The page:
He's got a special lure, too?

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An analysis of Cilan and Iris
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  • Friday, July 15, 2011

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This opinion piece has been written by January Kayser. It expresses the views of the writer, not necessarily those of Bulbagarden networks.
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Is Cilan the Dawn of Best Wishes?

Since Best Wishes aired one Thursday evening in late September of 2010, the fandom at large has done two things (among a vast amount of others): compared Iris to every female before her and Cilan to Brock (but never Tracey, bless him). This is to be expected at the start of every cast switch, at least in the case of Iris. Since May's introduction, Ash Ketchum's female companions have been expected to take a bit of the limelight away from our dashing hero as she pursues a dream of spotlights and stage magic. The female companion was no longer a background drop in the story of Ash's journey to becoming a Pokémon Master, and she had to be as unique, driven, and story-focused as he was. Well, Iris nailed the 'unique' aspect on the head with Misty's old mallet, but appears to fall short of the rest. Little focus is given to her compared to her two other companions. Who does this sound like?

This sounds like Brock.


The Unova gang

Has the fandom been looking at our latest group of travelers in the wrong way? Has the fandom gotten so used to a formula suddenly dropped on us on approximately nine years ago that we cannot fathom what the writers seem to be doing now? That the girl must get a ton of focus and the third wheel male co-star get little to none? Too used to this norm are older fans now using an outdated character template to compare the new cast, and perhaps, we should explore why it is time to stop thinking of Iris as the girl, and Cilan as the Brock.

Revisiting Kanto for a minute, some factors and similarities must be pointed out between Misty/Brock and Iris/Cilan. The obvious links are made: Cilan left his family to pursue a dream, and the same is for Brock. Iris didn't start following Ash because she liked him, though did gradually warm up to him, mirroring Misty. Cilan is much calmer than Iris and seemingly older than both, just like Brock. Iris has less of a grip on her emotions and roughly the same age as Ash, much like Misty. Ash learned Cilan was a Gym Leader soon after meeting him, though in this regard, Ash met Brock first as a Gym Leader before anything else. It all happened in the same episode, regardless of the family/Leader realization order. It took until reaching Cerulean City to learn Misty was a Gym Leader, seven episodes after her debut, while Iris' connection to the Gym Leader position is unknown at this stage. Since there is no telling if she is related or when it will be revealed, she still has her secrecy, much like Misty retained hers until they were at the Cerulean Gym's doorstep. Cilan cooks; so does Brock. Iris was the be a type-affinity master; so does Misty. Cue a good portion of the fandom screaming, "Expy!" We don't blame them.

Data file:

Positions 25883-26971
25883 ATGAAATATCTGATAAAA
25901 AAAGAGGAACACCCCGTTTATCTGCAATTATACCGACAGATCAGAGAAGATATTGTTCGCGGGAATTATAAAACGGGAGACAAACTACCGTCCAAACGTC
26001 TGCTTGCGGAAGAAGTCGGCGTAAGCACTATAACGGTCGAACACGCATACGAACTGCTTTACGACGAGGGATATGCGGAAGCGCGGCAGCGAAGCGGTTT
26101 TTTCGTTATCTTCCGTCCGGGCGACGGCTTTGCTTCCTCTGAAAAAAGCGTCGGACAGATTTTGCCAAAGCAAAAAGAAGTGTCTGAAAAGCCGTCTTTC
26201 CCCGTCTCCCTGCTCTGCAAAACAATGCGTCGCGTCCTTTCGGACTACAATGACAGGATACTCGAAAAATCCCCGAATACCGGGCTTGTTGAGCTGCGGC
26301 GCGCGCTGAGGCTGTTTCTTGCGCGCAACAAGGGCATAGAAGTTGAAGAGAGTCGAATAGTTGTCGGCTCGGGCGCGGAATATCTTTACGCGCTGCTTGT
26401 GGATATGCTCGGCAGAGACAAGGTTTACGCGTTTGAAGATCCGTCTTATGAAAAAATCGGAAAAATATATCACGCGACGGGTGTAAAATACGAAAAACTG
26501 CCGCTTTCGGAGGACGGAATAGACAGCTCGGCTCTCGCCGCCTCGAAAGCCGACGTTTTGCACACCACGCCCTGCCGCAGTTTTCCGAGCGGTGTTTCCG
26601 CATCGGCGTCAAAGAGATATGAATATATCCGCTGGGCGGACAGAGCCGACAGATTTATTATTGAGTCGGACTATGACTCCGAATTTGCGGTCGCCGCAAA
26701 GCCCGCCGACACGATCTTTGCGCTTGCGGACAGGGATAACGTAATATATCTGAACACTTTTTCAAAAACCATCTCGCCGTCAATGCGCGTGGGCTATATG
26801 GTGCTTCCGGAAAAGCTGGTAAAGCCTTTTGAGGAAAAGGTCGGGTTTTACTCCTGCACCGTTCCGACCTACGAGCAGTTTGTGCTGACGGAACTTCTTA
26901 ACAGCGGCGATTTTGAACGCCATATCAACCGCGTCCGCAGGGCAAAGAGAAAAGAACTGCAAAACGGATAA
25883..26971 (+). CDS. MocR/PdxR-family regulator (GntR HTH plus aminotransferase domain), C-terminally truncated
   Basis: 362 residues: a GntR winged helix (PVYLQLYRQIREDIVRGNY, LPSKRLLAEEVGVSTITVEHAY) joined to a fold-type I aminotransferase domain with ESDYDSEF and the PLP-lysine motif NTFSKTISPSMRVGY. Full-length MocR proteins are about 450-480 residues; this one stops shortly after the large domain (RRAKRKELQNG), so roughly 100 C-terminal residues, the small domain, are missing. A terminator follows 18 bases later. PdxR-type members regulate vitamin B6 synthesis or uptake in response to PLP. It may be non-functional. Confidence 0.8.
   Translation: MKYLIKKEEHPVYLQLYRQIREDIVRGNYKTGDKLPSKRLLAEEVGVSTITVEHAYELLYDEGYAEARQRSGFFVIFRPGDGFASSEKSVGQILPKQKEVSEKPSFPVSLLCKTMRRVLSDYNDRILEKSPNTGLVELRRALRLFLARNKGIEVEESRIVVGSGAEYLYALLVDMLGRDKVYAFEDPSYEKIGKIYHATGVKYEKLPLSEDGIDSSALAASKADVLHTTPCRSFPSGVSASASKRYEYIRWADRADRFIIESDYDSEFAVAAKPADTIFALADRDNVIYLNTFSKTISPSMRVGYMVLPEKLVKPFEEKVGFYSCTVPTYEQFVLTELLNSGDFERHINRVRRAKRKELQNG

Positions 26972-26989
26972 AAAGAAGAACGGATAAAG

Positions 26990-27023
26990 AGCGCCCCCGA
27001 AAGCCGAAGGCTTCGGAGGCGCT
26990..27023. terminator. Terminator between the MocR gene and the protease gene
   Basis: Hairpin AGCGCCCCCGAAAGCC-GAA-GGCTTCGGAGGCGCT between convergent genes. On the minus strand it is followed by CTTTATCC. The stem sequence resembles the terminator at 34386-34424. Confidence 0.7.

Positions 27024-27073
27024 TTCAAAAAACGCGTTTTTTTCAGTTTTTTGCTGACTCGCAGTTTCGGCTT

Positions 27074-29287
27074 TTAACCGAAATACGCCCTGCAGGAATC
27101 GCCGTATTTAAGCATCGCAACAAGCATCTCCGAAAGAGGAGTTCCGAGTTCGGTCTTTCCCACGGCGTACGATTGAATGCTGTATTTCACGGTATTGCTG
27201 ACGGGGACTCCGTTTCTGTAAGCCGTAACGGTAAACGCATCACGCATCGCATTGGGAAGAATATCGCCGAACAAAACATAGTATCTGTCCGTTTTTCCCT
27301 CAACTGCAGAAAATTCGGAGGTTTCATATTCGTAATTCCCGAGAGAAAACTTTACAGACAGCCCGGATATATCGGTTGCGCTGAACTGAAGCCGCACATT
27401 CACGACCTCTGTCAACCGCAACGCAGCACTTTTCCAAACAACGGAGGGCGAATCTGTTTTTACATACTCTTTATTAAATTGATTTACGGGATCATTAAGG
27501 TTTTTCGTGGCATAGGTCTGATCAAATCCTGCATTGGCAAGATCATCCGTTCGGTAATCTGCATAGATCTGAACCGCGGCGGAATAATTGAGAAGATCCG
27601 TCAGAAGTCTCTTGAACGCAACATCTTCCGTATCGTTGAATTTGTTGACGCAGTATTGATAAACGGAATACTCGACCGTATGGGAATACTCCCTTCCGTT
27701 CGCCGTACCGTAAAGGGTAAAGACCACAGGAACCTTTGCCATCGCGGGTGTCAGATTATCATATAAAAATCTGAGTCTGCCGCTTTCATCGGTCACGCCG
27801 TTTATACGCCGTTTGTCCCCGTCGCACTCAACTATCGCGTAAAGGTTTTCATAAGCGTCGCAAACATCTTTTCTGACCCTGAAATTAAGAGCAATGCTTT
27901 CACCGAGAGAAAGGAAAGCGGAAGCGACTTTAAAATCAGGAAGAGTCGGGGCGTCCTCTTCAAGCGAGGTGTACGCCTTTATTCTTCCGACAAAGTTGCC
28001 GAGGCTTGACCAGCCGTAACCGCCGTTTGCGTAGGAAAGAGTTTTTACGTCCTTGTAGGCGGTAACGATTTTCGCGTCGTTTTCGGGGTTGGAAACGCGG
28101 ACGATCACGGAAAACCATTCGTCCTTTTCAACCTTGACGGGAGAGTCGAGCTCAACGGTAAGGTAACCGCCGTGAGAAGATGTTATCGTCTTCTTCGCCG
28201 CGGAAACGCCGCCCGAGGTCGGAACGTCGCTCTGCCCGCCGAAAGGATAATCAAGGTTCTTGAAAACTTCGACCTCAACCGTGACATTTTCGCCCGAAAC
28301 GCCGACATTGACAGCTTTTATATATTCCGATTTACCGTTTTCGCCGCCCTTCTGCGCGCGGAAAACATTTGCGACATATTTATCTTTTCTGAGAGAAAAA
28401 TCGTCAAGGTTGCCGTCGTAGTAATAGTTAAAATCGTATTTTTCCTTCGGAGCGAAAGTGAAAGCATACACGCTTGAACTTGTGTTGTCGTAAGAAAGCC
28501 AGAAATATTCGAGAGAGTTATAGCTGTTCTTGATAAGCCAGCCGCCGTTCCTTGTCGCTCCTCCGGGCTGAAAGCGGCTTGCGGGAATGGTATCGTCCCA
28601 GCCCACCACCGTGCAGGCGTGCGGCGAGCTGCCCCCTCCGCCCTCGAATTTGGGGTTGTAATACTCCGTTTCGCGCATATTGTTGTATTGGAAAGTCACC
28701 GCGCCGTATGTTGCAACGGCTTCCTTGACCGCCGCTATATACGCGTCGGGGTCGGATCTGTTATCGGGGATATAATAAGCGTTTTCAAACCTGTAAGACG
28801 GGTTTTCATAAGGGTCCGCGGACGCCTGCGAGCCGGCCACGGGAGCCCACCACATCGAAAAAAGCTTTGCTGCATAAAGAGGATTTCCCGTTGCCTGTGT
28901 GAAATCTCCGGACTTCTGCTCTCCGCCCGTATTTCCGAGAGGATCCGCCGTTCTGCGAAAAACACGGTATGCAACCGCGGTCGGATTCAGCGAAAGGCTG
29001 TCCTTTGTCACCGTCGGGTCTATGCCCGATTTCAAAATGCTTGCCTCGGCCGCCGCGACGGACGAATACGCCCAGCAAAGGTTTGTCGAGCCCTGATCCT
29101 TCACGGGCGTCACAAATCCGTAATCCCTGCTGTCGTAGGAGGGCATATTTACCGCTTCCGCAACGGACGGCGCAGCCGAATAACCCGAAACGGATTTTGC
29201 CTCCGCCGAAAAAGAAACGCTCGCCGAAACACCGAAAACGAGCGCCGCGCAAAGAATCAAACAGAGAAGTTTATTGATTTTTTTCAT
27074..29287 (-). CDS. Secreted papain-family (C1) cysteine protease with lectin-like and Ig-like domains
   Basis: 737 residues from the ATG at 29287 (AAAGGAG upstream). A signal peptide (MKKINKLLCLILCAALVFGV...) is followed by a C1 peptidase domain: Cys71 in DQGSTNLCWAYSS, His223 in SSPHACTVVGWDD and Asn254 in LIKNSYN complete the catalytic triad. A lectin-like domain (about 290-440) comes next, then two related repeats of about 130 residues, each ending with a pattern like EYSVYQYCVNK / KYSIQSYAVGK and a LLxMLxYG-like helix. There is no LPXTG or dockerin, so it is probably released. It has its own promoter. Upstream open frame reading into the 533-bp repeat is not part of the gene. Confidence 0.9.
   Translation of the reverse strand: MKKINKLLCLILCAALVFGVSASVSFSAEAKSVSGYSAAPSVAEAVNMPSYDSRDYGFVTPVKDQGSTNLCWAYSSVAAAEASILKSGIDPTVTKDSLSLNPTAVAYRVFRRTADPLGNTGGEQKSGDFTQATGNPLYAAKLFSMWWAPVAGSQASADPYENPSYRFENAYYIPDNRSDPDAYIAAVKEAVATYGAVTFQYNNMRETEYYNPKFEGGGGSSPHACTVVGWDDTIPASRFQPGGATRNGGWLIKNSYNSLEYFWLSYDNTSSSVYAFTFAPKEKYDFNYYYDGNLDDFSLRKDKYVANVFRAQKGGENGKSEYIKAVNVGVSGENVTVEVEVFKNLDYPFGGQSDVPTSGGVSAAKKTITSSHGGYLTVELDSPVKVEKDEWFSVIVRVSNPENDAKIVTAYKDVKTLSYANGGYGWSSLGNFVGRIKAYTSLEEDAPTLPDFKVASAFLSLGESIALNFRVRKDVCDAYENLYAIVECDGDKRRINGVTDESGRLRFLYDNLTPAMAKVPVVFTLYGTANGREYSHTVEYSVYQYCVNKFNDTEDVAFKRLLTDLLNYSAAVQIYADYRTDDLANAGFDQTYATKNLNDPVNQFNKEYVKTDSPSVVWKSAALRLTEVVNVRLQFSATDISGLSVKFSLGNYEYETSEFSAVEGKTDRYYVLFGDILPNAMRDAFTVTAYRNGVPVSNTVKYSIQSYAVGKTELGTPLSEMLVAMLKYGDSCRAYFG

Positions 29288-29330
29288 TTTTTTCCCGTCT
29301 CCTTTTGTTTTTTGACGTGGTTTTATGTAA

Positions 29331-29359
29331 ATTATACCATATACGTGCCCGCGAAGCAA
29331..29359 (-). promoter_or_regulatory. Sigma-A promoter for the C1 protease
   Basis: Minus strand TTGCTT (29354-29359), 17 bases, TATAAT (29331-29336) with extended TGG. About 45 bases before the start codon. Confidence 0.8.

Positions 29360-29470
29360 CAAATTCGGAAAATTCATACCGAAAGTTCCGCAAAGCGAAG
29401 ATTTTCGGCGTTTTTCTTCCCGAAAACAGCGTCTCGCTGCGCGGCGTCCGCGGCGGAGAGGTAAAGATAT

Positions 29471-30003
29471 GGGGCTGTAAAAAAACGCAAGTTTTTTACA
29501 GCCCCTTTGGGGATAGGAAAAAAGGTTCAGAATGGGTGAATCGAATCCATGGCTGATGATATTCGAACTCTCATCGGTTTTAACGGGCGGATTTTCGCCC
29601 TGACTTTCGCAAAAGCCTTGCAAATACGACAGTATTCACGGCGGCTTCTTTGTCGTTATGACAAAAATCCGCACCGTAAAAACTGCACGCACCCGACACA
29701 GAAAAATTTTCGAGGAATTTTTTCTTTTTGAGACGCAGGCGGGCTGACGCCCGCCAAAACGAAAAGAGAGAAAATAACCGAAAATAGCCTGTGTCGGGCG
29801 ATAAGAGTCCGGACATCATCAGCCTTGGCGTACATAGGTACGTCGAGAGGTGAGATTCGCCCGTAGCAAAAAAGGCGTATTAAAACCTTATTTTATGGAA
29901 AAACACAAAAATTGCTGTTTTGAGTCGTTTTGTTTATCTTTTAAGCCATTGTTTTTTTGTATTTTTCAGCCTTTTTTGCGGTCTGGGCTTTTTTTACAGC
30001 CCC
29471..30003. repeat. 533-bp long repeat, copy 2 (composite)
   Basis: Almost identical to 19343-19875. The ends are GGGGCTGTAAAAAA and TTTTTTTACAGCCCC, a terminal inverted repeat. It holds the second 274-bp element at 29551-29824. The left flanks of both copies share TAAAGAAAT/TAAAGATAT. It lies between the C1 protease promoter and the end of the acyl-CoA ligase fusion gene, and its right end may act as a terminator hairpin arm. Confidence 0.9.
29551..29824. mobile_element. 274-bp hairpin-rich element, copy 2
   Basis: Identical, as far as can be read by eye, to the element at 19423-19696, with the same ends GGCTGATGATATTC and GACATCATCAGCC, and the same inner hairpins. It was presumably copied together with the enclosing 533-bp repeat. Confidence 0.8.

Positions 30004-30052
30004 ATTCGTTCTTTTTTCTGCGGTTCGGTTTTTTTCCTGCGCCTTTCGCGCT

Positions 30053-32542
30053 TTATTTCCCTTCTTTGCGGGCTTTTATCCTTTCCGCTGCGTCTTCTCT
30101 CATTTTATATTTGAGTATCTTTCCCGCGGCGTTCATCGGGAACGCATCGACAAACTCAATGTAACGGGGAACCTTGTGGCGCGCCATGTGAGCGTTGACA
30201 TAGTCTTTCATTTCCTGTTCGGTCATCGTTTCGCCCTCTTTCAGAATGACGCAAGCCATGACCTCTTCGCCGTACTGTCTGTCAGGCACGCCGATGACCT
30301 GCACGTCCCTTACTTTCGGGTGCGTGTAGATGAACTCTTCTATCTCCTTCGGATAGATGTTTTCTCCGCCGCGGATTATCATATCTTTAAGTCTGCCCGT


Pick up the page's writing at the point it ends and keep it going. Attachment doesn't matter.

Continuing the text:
But upon reverse, we discover that—even if it is minute—Misty shares something with Cilan and Iris with Brock. While Cilan might be the cook, Iris has the other half of Brock's specialty: Pokémon care. Grind up some Berries, and Iris does with herbal remedies what Brock does with store-bought items. She's the healer, responsible for the welfare of their parties and well versed in the art enough to do it correctly. Iris is no amateur playing doctor and she knows what to do in a pinch. This comes from her nature-oriented background. While not strictly an orphan of the jungle, Iris is pretty removed from social living (but not so far that she has never caught a movie or two), and the same can equally be said for Brock, who spent an unknown amount of time caring for his nine younger siblings, to the point that he is a mother hen with his friends. Imagine what social living he had the chance to experience, if he spends every second he can spare in scoring himself a pretty girlfriend as desperately as his attempts became over the course of the series.

Cilan's lure

In the case of Cilan and Misty, their link is a bit more over-the-head, if you get the idea. Fishing. Misty's connection to the sport is directly related to her goal: she aims to be a master Water-type Trainer, and more than half the Pokémon related to her goal can be caught on a hook, seeing as they are based on fish and other aquatic creatures. She even has her own lookalike lure, which she uses when she does find the time to cast her reel. Misty's fishing hobby can therefore be excused by her own dreams. Cilan, on the other hand, seems to be a fishing expert simply for the hell of it; time will tell if his special lookalike lure changes from time to time, like Misty's. If he had been Cress, no one would think twice on why he is so crazy about the activity, simply due to Cress having the "same" applicable elemental affinity that Misty does. However, for a fishing guru, Cilan is shown to own no Pokémon that would be caught by a fishing rod until he catches Stunfisk (who, we must point out, is the only fish Pokémon not part Water). On that note, the fandom argues Cilan meant to keep the Basculin he caught during his time in "Castelia City," but it is never stated that the catch could be rendered permanent once the tournament was done (had it been real to begin with). Regardless, Cilan's enthusiasm for fishing appears to have no basis except for the writers wanting to simply give Cilan more hobbies and dimension to his character, trying to do right where they faulted with Brock.